Definitely Not Finding Excuses to Write Less

Well, sheesh, my writing schedule remains a little hit and miss. But there will always be articles on GUG! Click to read last month’s piece, and check out all their other nifty stuff!

As for my nexth VGS article, here’s hoping for next Friday. 😉

Happy reading, y’all!

Through Darkness to the Light

At my work, I sometimes host a StarLab program, at the start of which I make a speech on the etiquette expected from attendees while they huddle inside the dome. It’s a great big inflatable semi-circle of synthetic fabric, easily torn by rough-housing or a careless shoe. Also key: the dome must stay inflated through a constantly-running fan, and if the entrance tube is held open too long, the air rapidly escapes.

The littler children frequently freeze on first entering the tube. It’s pitch black for the first few feet, and that’s a long way for tiny legs to crawl without light. The problem here is, when you hold up the line, you hold the entrance open, which causes the dome to deflate. So I give the wee ones (and their parents) a pep talk before we head in:

“Now, it’s going to be a little dark when you get inside the tunnel, but I need you to keep going so others can come inside, too. As soon as you round the corner, you’ll see the light of the projector and be in the nice open space of the dome.”

After doing this spiel roughly four times in a row, the symbolism dawned on me. It probably helped that during this particular hosting of the StarLab, I was in the throes of medical trouble and about to start a somewhat worrying rehabilitation process. I thought about that dark tube and couldn’t fault the children for crying while they were led through it. I’d had my own share of fits when faced with personal darkness.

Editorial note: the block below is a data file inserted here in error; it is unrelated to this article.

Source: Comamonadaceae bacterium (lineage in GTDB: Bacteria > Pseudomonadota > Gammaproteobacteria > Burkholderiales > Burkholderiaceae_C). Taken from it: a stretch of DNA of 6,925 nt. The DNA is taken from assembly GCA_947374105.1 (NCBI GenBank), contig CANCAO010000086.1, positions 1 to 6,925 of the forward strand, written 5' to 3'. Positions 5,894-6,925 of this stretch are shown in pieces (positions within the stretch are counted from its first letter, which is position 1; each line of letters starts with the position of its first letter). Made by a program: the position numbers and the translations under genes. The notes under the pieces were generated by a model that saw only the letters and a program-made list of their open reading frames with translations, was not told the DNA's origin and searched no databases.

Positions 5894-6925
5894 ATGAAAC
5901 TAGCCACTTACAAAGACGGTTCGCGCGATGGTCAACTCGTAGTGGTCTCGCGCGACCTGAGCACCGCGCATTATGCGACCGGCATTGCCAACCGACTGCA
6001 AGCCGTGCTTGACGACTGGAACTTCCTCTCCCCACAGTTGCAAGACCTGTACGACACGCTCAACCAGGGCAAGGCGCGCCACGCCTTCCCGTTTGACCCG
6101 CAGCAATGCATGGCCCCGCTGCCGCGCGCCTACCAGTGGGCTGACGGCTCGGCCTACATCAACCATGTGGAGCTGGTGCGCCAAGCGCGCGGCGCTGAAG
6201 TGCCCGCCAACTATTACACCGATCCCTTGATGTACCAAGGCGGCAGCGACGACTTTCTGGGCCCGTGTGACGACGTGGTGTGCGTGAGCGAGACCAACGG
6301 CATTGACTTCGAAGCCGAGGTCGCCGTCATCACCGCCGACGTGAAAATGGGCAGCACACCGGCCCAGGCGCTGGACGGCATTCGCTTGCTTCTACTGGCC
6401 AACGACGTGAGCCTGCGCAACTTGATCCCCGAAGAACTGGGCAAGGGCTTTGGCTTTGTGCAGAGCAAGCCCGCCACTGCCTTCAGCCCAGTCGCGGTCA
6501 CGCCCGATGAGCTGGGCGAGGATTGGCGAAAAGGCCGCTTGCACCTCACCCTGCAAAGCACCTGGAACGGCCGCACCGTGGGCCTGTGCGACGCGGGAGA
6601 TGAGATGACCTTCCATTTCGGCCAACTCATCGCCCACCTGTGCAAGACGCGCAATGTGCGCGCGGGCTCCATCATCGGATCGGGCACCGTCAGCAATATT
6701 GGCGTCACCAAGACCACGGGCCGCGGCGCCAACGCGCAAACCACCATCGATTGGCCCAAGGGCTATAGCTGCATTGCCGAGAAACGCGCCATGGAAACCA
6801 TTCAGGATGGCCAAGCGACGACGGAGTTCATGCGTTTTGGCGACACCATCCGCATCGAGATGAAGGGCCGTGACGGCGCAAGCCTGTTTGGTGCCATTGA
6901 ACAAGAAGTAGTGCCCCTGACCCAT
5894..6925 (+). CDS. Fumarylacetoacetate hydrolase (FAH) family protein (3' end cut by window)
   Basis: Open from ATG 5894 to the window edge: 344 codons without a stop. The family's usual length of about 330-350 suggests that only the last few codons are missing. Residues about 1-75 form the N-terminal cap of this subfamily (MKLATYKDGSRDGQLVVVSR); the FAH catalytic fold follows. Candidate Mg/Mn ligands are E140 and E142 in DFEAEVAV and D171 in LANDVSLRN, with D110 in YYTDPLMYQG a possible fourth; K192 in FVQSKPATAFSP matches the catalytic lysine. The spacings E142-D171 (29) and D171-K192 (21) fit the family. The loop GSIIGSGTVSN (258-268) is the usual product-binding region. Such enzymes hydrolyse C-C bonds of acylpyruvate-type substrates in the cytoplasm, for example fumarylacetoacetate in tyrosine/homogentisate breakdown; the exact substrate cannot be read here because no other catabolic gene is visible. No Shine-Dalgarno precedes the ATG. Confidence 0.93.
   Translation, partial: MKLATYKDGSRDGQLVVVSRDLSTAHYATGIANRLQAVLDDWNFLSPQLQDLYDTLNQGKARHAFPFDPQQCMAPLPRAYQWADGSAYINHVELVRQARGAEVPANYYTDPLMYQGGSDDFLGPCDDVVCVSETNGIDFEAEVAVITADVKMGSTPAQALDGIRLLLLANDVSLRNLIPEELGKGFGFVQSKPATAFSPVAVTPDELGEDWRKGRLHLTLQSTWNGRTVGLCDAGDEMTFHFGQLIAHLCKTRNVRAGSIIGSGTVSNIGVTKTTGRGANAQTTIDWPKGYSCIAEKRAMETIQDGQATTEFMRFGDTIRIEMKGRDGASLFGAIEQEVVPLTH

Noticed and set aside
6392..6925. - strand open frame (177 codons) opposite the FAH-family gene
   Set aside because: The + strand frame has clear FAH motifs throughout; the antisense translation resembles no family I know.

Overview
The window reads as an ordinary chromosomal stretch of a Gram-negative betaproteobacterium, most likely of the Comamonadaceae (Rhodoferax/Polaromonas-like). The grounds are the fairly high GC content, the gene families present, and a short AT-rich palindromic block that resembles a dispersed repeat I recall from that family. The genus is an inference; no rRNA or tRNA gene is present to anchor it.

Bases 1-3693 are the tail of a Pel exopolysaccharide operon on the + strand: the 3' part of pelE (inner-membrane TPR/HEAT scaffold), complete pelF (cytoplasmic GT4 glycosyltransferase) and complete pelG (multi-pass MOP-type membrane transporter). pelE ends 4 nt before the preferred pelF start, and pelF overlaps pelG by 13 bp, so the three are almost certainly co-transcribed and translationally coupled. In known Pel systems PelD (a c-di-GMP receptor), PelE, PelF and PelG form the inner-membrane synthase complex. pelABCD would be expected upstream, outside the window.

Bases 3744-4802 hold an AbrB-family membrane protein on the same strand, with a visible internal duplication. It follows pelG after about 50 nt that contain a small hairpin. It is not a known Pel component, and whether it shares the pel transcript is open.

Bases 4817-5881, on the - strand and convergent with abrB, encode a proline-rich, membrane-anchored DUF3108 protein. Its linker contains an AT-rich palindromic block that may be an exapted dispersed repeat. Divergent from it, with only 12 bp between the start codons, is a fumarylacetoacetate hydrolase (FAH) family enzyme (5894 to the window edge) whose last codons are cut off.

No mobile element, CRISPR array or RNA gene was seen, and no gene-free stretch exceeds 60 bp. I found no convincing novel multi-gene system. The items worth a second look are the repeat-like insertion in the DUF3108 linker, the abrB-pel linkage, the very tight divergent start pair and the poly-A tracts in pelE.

But God gives His own reassurance: “The dark part is brief. I need you to keep going, because in time you’ll see My light is up ahead.” My own corny interpretation, I’ll grant you – and maybe clichéd. But I will add that it’s never quite what we think when we round the corner and emerge on the other side.

In the StarLab dome, there’s only enough illumination to find your seat. Just two pinprick lightbulbs on either side of the projector. No blinding flash, no angels singing the Hallelujah Chorus in assurance that you’ve finally made it out all right. (That’d probably frighten the little ones even more, come to think.) All that greets you is a glimmer – not striking but steady. Enough to bring comfort after a frightening journey.

The children always forget the darkness as soon as the stars spread around the dome. How funny that it takes so little to reassure them. I suppose that’s the sort of appreciation time spent in pitch black will teach you. I’d like to have that sort of faith, too.

“The light shines in the darkness, and the darkness has not overcome it.” – John 1:5

Thanks in All Circumstances

cornucopia

Give thanks to the Lord, for He is good; His love endures forever.

Have you ever practiced the advice to write 3 (or 5, or 10, or whatever) things you’re grateful for at the end of each day? It’s said to boost your attitude, change your thought patterns, and help you see the good in life instead of everything that might go wrong.

I’m no pessimist, but even so I’ve never really gotten into it. Oh, I’ve tried before, but after about a week I begin to think: “I could be writing something so much more interesting right now. Where’s that character sheet I was working on…?” So in a hodgepodge of journals I have these intermittent lists of thankfulness mingled with scraps of character development and fiction snippets. (I pity anyone who tries to make sense of my notebooks after I’m dead.)

I also believe that these lists, while helpful, never brought me to meditate on the goodness of God. They were two separate worlds to me: life’s pleasant surprises didn’t mean God was good. They just meant I’d had a nice day. I also tended to watch for the other shoe to drop – not necessarily in the vein of karmic balance, but more the belief that God was always ready to teach me a hard lesson through pain or grief. And that certainly never felt “good”.